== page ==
Eagles' Chris Long talks tattoos, philanthropy and making a difference

Chris Long and 'The Waterboys' (3:31)

Eagles defensive end Chris Long took a life-changing trip to Tanzania in 2013. During his time in East Africa, his eyes were opened to the global water crisis. As a result, Chris founded "The Waterboys" to help bring clean water to Tanzania. (3:31)

It was a style crisis that got Philadelphia Eagles defensive end Chris Long into his latest charitable endeavor.

He was in New York earlier this offseason to speak at a luncheon. Already a little nervous about the public speaking engagement, he went into full panic mode when he unzipped his suit bag to get dressed a half-hour before the event.

"I'm absolutely horrified because it's one of my suits from 2008 at the draft. It's one of those suits that I was just swimming in," Long said with a laugh. "It was the style back then and I was about 20 pounds heavier. I freak out and I'm like, 'What do I do?' I start Googling places around my hotel and I find a Men's Wearhouse, and even though I was kind of mortified to walk down the street in that baggy suit, I was able to find it and a gentleman helped me get the right fit. I got some slacks and a jacket and a button-down all within 20 minutes and was able to make my engagement on time and I felt good, I felt confident."

Men's Wearhouse later approached him about partnering on its annual suit drive to help assist unemployed individuals who are trying to get back into the workforce. For Long, it was a natural fit given his experience.

"They've been collecting these gently used men's and women's professional attire for I think 10 years now and they've collected 1.6 million items. A lot of unemployed Americans are feeling good about walking into their interview," he said. "And it's like in football we say, 'Look good, feel good, play good,' and it's the same thing going into a business interview."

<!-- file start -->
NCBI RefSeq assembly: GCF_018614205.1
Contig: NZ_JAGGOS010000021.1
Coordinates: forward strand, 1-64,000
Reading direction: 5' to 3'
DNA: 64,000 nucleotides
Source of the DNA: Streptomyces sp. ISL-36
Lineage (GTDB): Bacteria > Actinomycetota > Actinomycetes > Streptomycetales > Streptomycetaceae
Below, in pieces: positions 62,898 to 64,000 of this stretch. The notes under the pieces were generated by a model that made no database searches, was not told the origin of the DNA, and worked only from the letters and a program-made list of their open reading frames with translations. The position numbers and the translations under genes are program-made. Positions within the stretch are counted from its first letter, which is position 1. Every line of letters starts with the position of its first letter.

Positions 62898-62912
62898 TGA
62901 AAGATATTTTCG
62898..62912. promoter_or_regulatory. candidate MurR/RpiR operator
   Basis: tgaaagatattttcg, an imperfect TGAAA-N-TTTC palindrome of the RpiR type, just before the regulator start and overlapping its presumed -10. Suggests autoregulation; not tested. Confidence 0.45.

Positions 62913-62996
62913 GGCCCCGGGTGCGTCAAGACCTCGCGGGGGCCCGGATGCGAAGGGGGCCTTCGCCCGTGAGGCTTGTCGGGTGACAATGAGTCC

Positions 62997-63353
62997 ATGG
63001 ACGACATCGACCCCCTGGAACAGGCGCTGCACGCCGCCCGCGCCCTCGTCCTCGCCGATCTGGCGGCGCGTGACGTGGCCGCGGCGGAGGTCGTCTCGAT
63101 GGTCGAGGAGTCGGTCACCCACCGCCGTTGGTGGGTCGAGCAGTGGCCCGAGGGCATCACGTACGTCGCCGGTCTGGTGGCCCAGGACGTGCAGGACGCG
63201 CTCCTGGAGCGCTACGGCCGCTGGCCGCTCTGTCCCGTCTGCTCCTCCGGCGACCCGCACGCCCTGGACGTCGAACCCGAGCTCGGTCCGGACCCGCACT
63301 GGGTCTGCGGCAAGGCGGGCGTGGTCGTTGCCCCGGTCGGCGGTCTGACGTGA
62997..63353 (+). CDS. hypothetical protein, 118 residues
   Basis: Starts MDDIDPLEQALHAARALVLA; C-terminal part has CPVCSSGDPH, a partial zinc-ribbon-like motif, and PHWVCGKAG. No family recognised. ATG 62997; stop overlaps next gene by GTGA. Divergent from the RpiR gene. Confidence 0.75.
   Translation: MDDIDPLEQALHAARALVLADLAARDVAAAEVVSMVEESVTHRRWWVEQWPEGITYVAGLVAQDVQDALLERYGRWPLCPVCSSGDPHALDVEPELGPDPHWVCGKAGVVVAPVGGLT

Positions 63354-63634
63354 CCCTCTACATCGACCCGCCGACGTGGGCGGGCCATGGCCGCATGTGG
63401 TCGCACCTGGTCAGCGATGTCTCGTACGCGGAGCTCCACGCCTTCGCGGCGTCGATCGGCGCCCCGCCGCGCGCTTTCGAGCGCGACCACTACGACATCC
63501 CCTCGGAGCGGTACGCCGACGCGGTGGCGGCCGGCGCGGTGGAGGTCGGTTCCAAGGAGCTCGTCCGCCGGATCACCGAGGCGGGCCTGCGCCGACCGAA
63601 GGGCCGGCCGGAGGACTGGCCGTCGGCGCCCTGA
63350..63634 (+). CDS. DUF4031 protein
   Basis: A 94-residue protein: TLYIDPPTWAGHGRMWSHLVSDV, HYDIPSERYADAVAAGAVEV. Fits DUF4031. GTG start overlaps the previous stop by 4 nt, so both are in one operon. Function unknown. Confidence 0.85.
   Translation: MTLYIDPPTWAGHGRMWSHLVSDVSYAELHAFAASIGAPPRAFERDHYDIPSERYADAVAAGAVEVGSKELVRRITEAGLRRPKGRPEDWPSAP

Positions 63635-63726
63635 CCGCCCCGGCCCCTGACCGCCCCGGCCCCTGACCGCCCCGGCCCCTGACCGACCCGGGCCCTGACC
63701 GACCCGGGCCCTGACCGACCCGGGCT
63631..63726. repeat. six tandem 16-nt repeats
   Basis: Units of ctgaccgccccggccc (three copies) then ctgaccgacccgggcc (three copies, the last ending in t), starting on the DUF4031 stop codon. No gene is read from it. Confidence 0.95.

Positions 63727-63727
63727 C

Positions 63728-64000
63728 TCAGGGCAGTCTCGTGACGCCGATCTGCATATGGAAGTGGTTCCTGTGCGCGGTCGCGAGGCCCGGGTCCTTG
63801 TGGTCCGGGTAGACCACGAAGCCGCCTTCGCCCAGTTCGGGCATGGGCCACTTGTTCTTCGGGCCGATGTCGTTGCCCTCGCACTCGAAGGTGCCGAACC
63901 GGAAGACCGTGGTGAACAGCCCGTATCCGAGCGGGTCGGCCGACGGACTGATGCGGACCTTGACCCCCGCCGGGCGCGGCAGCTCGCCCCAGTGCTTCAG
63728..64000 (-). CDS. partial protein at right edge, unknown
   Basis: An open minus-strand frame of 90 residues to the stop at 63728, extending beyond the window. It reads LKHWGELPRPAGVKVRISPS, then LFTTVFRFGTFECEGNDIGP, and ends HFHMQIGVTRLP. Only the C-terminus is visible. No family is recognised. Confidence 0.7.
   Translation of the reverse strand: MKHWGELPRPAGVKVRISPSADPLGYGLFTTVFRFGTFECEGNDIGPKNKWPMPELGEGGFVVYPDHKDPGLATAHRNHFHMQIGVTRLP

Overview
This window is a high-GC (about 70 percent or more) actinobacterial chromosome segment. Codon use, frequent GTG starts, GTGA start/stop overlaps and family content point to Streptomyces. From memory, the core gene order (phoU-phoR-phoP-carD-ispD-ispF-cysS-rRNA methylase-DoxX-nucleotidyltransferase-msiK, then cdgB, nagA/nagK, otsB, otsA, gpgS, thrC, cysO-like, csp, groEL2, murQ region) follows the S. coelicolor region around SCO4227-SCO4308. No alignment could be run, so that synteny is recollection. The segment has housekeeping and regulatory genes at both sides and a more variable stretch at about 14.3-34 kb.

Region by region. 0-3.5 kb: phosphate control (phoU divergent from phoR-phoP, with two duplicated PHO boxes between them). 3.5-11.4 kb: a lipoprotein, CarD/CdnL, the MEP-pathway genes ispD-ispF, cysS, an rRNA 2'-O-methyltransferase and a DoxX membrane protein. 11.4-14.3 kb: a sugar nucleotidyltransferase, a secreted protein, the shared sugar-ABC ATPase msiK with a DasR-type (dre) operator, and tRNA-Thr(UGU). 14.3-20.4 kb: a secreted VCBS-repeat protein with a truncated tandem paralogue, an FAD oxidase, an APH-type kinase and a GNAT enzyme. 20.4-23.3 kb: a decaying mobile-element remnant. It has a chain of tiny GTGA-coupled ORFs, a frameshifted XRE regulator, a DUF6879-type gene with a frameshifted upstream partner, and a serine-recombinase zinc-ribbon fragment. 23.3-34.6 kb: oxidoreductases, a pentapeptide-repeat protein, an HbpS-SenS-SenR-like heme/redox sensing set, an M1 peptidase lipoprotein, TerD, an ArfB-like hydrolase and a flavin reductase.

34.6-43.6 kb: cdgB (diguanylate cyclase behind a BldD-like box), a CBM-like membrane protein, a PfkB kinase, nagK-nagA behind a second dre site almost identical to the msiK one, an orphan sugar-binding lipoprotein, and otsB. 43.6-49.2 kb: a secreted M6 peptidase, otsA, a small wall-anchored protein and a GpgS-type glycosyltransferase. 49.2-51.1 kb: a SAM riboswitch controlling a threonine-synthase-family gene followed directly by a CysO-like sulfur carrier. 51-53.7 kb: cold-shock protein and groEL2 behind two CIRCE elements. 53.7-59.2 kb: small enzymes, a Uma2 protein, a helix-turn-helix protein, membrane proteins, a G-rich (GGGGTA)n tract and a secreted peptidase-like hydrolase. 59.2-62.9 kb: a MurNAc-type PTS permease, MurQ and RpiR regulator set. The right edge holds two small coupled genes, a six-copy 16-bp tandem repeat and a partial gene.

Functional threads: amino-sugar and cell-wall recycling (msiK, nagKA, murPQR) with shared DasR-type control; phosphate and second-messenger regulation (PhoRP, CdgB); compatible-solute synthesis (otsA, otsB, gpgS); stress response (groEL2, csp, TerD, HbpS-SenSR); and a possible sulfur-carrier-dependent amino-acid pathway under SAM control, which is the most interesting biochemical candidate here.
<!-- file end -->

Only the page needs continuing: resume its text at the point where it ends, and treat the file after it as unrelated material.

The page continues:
Add this to an extensive list of outreach efforts for Long, who has become one of the game's most forward-facing philanthropists. He donated his entire 2017 salary to increase educational equality in his hometown of Charlottesville, Virginia; he helped establish his foundation, "Waterboys," and a hike up Mount Kilimanjaro called "Conquering Kili" in the name of providing clean water to people in East Africa; and he has been pushing for criminal justice reform as a member of the Players Coalition.

In a wide-ranging interview, we talked with Long about how those ventures are shaping his career, a tattoo-related bet that he's about to pay up on next week and the driving force behind the "wave of the conscious athlete":

Can you give an update on your offseason philanthropic efforts?

"It was a lot of fun: In February we went to Tanzania as we've done the past few years, bringing wounded veterans, people who have served our country and retired NFL players, and our trip over there centers around climbing Kilimanjaro -- 20,000-foot mountain, seven-day hike, really grueling and tough. But it brings a lot of people over there that wouldn't be coming over there otherwise and it opens their eyes to really the important part, which is the villages we visit, the schools we visit, people without access to clean water. We've just funded our 45th large solar-powered well. As soon as that well is in the ground, we're going to have in the range of 150,000 people drinking water from our devices. It's been a joy and it's picked up momentum. It was really hard to meet our goal of 32 wells for 32 NFL teams, but with the help of my peers in the NFL and fans, we have upped our goal to a million people served, so that's really exciting.

"I'm just kind of drumming up some ideas for some educational initiatives we can do in the fall, taking advantage of the awesome platform we have as Super Bowl champions, and that's kind of what we've got going on. It's a busy summer, as usual. Running a foundation is never boring."

Malcolm Jenkins described the uptick in player activity off the field as "a wave of the conscious athlete." Any theory as to why athletes have seemingly become more involved over the past couple of years?